Storage startup Pliops has announced sampling of its Storage Processors to select tier-one cloud and enterprise companies and was on track to start commercial production of the processors later in 2020.
The Storage Processors ASICs are said to increase performance of NAND flash storage solutions, such as SSDs, by over 10 times and also decrease latency by up to 1000 times in various database applications.
“As the success of GPUs and AI processors has shown, there is a pressing need for specialized solutions that accelerate the pace of workflows,” noted Steve Fingerhut, president and chief business officer for Pliops. “Because data growth is absolutely booming at a time when storage and data processing is slowing, now is the time to take this approach and apply it to mainstream workloads like unstructured and structured databases, analytics and virtually any application that uses flash storage.”
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The concept of Pliops’ Storage Processor (opens in new tab) (PSP) relies on software and hardware. The software layer consists of an NVMe driver as well as a Pliops Kernel Module that replace traditional storage engines thus removing ‘layers of the database, file, block, and storage management accumulated over decades by legacy architectures’ and eliminating bottlenecks.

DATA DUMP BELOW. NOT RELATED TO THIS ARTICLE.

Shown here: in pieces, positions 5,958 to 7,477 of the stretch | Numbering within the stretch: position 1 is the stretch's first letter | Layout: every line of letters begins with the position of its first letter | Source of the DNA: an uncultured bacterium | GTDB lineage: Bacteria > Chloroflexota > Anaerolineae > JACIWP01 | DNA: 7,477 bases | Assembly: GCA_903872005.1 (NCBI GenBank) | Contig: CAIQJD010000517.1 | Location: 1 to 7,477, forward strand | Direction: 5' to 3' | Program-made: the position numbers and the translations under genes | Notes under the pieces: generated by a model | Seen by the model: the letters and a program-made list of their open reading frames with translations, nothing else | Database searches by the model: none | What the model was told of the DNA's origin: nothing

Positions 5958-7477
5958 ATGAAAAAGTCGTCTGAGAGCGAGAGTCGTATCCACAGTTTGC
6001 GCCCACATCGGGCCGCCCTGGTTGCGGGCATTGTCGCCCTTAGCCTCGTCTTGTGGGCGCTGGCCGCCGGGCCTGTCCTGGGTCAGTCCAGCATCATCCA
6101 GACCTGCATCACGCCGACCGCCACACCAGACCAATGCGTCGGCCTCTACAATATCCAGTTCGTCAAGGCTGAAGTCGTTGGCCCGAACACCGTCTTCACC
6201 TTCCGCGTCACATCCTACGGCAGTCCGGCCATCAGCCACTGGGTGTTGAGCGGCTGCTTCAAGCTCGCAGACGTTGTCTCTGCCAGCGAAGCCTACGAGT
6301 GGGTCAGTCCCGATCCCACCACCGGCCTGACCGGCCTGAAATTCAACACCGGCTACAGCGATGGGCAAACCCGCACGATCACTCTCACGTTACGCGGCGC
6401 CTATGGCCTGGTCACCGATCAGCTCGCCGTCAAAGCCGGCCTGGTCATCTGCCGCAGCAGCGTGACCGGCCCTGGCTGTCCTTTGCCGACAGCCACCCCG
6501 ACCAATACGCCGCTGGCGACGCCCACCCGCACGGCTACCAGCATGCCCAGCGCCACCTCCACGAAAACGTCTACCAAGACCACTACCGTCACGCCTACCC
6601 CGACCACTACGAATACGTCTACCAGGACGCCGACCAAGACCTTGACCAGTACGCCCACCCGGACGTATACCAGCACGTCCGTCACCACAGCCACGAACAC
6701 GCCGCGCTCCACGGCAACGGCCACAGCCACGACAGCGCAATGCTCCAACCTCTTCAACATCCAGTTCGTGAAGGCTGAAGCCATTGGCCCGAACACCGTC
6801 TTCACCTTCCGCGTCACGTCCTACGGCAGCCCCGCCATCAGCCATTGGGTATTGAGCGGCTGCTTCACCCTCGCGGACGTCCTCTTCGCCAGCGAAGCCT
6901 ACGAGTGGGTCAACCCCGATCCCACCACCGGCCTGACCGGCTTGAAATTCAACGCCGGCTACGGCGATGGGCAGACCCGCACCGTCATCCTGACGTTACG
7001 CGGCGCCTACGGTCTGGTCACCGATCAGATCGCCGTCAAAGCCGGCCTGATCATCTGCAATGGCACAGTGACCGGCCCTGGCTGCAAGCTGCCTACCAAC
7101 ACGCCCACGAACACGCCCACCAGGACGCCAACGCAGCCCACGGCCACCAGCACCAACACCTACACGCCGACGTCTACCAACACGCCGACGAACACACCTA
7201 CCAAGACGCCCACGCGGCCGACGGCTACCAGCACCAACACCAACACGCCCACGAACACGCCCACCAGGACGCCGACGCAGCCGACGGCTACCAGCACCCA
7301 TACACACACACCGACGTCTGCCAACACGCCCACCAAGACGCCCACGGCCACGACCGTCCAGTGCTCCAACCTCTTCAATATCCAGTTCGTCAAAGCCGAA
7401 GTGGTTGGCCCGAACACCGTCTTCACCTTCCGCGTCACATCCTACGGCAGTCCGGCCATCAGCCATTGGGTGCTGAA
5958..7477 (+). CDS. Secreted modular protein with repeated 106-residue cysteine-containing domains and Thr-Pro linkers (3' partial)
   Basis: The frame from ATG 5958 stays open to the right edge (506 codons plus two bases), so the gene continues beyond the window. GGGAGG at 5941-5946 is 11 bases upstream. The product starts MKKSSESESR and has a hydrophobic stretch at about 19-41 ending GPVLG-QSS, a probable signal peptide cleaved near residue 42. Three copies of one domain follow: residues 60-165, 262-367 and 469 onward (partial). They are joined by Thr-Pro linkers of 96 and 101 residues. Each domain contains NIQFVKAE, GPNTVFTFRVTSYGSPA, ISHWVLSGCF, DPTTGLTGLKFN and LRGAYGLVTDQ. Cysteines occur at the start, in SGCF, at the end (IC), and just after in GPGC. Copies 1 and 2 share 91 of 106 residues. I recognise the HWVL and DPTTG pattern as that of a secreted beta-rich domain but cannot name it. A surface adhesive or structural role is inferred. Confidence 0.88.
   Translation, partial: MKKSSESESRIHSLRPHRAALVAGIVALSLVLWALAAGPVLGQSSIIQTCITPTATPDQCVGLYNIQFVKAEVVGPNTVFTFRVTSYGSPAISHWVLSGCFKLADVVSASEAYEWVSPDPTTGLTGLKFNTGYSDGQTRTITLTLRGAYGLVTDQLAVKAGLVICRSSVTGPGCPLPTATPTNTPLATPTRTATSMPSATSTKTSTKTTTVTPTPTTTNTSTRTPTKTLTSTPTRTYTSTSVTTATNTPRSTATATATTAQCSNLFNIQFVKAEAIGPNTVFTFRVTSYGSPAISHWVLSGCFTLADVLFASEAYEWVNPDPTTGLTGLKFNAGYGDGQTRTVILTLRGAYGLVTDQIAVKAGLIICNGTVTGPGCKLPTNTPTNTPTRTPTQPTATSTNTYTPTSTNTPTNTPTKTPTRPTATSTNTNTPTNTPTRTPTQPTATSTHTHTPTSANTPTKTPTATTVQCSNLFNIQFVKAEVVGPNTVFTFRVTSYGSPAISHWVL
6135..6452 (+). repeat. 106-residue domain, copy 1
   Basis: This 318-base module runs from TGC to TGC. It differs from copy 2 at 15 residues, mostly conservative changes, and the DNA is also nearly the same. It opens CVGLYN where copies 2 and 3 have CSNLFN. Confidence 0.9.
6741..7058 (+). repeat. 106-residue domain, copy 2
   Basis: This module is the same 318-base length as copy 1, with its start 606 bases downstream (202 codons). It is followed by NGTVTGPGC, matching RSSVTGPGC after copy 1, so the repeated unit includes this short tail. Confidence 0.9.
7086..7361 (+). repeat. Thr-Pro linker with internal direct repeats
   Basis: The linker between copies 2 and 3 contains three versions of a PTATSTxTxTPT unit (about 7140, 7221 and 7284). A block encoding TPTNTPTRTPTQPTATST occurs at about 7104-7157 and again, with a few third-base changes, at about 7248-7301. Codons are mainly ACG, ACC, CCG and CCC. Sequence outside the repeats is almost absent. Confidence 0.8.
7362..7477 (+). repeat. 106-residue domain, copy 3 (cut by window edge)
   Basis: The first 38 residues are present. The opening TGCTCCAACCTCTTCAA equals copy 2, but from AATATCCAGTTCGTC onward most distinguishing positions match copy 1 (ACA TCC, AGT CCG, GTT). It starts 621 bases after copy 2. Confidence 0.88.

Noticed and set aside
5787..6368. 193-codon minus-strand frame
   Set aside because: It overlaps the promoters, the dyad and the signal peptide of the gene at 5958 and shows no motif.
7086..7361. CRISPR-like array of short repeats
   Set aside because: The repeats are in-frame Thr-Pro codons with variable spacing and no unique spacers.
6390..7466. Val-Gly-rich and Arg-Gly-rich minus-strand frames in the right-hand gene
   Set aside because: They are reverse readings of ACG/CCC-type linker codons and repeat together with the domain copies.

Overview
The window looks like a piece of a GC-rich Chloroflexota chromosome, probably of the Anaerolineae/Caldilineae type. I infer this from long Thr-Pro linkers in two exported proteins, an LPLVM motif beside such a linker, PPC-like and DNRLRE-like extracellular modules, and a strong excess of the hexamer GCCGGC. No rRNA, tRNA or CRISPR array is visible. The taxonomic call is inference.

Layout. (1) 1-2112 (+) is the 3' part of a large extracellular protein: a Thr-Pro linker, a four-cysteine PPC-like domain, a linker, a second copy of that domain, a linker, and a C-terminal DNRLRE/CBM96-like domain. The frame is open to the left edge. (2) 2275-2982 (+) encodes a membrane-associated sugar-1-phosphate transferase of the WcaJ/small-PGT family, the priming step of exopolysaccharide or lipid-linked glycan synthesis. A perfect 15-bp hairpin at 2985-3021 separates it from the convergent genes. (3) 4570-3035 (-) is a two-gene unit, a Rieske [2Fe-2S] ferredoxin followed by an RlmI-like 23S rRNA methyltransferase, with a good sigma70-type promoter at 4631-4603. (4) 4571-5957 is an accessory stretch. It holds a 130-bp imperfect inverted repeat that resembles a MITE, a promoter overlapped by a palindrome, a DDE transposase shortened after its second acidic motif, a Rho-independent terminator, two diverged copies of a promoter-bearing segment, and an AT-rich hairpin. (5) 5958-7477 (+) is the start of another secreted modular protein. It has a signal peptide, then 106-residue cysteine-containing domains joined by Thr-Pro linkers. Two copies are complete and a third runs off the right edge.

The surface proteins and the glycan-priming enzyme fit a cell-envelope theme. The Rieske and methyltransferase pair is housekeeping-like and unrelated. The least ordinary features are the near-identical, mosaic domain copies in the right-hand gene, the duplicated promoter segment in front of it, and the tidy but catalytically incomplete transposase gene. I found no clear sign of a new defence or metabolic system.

Meanwhile, the ASICs designed to accelerate processing of data-intensive workloads (such as databases) offloads processing of compute-intensive functions from CPUs while using a fraction of power that a general-purpose processors need to perform the same tasks, the company said.
Applications accelerated by Pliops include MySQL, MariaDB, mongoDB, Redis, Oracle, Apache Spark, and Cassandra. The company emphasizes that deployment of its Storage Processor is relatively easy and does not require changes to ‘most’ programs that are in use today.
According to Pliops, increasing performance using its Storage Processors can reduce expenditures on CPUs and SSDs and even make lower-cost 3D QLC NAND-based drives viable for mainstream workloads. Furthermore, PSPs can also reduce power consumption of servers and datacenters. Reduction of hardware and power costs naturally lower overall costs and greatly increase value of solid-state storage.
Pliops has raised money from various companies and venture capital firms, including Intel Capital, Mellanox, Western Digital, Xilinx, SoftBank, Somv, and Viola Ventures.
Source: Pliops (opens in new tab)